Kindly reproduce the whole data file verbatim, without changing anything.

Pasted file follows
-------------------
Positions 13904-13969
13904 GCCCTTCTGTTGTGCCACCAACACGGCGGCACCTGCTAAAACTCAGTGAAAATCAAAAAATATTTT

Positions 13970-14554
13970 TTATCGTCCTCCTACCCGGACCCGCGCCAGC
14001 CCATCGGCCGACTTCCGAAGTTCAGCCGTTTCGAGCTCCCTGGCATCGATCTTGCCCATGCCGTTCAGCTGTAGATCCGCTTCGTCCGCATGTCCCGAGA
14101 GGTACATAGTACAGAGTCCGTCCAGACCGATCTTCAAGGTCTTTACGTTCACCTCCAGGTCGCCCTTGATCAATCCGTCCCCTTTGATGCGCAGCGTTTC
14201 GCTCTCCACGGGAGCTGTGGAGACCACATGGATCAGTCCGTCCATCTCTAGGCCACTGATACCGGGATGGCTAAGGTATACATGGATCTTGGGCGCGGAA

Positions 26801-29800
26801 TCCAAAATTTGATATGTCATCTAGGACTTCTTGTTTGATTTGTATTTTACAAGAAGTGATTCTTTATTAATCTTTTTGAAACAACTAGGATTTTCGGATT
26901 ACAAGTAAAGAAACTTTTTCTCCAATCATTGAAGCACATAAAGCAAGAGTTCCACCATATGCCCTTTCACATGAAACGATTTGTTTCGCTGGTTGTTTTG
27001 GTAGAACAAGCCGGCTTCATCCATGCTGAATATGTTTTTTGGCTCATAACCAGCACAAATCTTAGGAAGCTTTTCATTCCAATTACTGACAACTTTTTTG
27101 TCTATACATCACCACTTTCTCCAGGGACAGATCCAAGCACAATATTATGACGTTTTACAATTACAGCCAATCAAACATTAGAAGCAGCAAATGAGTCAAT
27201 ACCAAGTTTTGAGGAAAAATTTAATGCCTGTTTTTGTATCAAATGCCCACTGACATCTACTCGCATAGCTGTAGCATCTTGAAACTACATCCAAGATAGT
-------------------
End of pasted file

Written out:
Positions 13904-13969
13904 GCCCTTCTGTTGTGCCACCAACACGGCGGCACCTGCTAAAACTCAGTGAAAATCAAAAAATATTTT

Positions 13970-14554
13970 TTATCGTCCTCCTACCCGGACCCGCGCCAGC
14001 CCATCGGCCGACTTCCGAAGTTCAGCCGTTTCGAGCTCCCTGGCATCGATCTTGCCCATGCCGTTCAGCTGTAGATCCGCTTCGTCCGCATGTCCCGAGA
14101 GGTACATAGTACAGAGTCCGTCCAGACCGATCTTCAAGGTCTTTACGTTCACCTCCAGGTCGCCCTTGATCAATCCGTCCCCTTTGATGCGCAGCGTTTC
14201 GCTCTCCACGGGAGCTGTGGAGACCACATGGATCAGTCCGTCCATCTCTAGGCCACTGATACCGGGATGGCTAAGGTATACATGGATCTTGGGCGCGGAA

Positions 26801-29800
26801 TCCAAAATTTGATATGTCATCTAGGACTTCTTGTTTGATTTGTATTTTACAAGAAGTGATTCTTTATTAATCTTTTTGAAACAACTAGGATTTTCGGATT
26901 ACAAGTAAAGAAACTTTTTCTCCAATCATTGAAGCACATAAAGCAAGAGTTCCACCATATGCCCTTTCACATGAAACGATTTGTTTCGCTGGTTGTTTTG
27001 GTAGAACAAGCCGGCTTCATCCATGCTGAATATGTTTTTTGGCTCATAACCAGCACAAATCTTAGGAAGCTTTTCATTCCAATTACTGACAACTTTTTTG
27101 TCTATACATCACCACTTTCTCCAGGGACAGATCCAAGCACAATATTATGACGTTTTACAATTACAGCCAATCAAACATTAGAAGCAGCAAATGAGTCAAT
27201 ACCAAGTTTTGAGGAAAAATTTAATGCCTGTTTTTGTATCAAATGCCCACTGACATCTACTCGCATAGCTGTAGCATCTTGAAACTACATCCAAGATAGT